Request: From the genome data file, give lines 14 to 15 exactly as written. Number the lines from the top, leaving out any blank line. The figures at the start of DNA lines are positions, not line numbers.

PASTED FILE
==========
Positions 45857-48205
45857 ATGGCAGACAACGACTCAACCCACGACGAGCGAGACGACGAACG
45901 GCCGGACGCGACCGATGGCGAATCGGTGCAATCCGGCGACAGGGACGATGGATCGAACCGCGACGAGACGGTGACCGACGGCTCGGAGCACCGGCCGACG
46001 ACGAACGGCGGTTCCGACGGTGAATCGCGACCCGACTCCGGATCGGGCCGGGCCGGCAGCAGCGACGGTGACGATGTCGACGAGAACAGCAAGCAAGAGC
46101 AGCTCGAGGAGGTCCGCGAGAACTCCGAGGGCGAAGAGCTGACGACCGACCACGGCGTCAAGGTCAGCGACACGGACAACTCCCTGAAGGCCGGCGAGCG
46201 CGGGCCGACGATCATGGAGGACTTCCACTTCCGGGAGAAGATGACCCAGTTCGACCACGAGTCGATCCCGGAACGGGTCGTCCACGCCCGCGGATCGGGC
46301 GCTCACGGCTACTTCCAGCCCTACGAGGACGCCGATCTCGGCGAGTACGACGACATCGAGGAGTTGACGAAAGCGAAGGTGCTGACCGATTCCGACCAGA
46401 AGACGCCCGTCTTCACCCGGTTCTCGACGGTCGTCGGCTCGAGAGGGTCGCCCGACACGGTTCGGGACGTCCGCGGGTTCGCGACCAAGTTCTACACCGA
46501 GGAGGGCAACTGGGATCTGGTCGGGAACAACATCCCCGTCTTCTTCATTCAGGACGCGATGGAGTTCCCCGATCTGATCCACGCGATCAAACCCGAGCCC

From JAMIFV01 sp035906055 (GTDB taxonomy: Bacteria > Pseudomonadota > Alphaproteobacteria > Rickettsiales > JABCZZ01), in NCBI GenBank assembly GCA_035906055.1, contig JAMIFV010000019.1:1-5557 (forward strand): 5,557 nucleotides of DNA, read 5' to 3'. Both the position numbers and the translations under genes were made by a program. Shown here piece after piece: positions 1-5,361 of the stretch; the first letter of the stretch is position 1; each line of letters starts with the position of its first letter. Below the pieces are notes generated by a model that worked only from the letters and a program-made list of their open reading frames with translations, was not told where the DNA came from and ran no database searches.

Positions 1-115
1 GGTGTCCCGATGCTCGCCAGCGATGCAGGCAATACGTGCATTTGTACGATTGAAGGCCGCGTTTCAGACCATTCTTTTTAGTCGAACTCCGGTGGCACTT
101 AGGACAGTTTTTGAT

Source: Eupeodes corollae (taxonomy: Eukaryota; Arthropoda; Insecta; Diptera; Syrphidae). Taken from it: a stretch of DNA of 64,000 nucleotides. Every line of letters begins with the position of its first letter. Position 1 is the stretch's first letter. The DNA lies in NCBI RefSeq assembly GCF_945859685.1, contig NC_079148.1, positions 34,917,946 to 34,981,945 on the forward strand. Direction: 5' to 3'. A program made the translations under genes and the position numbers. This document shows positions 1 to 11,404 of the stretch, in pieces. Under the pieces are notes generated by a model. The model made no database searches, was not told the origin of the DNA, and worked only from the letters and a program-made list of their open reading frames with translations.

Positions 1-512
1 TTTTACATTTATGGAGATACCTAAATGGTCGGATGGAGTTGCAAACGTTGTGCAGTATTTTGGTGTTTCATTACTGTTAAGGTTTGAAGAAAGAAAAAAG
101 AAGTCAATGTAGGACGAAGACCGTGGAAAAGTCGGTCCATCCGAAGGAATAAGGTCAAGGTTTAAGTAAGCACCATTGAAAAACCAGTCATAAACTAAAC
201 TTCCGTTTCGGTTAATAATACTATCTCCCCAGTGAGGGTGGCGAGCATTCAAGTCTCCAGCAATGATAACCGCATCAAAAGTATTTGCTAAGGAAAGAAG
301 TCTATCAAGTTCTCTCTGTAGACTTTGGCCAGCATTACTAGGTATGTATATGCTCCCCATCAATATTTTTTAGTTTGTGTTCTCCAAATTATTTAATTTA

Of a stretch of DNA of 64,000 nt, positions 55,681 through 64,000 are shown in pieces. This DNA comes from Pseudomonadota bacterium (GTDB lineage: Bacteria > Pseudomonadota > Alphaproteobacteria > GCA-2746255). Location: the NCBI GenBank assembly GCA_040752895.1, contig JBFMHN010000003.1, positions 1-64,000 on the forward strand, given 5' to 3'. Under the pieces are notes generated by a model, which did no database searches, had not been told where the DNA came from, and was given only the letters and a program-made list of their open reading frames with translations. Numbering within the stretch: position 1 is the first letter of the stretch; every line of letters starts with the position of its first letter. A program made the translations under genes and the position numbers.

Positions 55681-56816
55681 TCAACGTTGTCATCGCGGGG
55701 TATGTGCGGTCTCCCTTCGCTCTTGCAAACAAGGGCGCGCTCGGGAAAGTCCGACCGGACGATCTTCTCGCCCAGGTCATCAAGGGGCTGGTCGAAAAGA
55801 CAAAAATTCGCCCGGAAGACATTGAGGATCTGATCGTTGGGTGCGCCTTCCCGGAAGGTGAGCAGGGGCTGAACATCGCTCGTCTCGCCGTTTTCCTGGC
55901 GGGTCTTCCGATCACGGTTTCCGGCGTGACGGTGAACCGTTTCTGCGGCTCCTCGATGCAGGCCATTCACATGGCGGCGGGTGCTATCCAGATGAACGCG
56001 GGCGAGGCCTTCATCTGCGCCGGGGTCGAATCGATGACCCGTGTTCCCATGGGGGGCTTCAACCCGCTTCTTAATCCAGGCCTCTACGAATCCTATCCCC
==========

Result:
Source: Eupeodes corollae (taxonomy: Eukaryota; Arthropoda; Insecta; Diptera; Syrphidae). Taken from it: a stretch of DNA of 64,000 nucleotides. Every line of letters begins with the position of its first letter. Position 1 is the stretch's first letter. The DNA lies in NCBI RefSeq assembly GCF_945859685.1, contig NC_079148.1, positions 34,917,946 to 34,981,945 on the forward strand. Direction: 5' to 3'. A program made the translations under genes and the position numbers. This document shows positions 1 to 11,404 of the stretch, in pieces. Under the pieces are notes generated by a model. The model made no database searches, was not told the origin of the DNA, and worked only from the letters and a program-made list of their open reading frames with translations.

Positions 1-512